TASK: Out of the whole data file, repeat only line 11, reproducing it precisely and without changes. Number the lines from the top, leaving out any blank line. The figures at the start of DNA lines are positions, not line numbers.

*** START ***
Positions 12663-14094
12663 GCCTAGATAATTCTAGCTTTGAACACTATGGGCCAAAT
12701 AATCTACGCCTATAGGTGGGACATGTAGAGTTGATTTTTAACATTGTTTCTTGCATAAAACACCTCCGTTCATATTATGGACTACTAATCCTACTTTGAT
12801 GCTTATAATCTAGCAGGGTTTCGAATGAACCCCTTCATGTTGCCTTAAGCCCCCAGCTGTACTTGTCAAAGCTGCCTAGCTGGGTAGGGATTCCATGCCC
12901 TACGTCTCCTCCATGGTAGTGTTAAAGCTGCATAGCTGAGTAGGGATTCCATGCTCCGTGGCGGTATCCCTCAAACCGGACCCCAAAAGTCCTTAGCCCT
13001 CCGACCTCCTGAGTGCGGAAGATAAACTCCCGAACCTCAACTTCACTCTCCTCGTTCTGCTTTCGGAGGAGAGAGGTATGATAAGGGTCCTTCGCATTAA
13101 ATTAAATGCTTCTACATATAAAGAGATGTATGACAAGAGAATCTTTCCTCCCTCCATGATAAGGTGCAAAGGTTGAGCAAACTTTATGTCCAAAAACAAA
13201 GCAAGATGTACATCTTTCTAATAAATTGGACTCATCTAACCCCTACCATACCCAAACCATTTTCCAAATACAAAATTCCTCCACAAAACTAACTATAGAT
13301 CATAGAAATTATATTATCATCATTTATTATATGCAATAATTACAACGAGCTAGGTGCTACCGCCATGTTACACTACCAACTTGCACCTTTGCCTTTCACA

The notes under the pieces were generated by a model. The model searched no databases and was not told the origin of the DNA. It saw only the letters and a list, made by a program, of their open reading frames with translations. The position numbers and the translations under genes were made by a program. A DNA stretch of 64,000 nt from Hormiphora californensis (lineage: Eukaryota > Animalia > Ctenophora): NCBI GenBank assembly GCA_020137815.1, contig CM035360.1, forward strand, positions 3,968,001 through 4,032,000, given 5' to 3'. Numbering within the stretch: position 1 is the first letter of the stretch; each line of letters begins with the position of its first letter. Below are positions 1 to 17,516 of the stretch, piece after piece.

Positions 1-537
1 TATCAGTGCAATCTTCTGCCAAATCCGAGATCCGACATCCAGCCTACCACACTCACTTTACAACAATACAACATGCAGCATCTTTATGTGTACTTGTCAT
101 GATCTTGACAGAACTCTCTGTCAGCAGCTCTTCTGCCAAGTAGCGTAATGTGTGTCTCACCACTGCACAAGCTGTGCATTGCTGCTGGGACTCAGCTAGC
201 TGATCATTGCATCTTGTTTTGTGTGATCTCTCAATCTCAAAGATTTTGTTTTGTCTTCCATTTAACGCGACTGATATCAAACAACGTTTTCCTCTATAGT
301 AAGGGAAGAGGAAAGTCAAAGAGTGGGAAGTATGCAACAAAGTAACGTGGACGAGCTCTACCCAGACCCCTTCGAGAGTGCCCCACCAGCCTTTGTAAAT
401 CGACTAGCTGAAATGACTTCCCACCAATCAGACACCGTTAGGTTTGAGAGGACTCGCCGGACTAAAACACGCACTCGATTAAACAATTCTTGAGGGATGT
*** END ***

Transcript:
Positions 1-537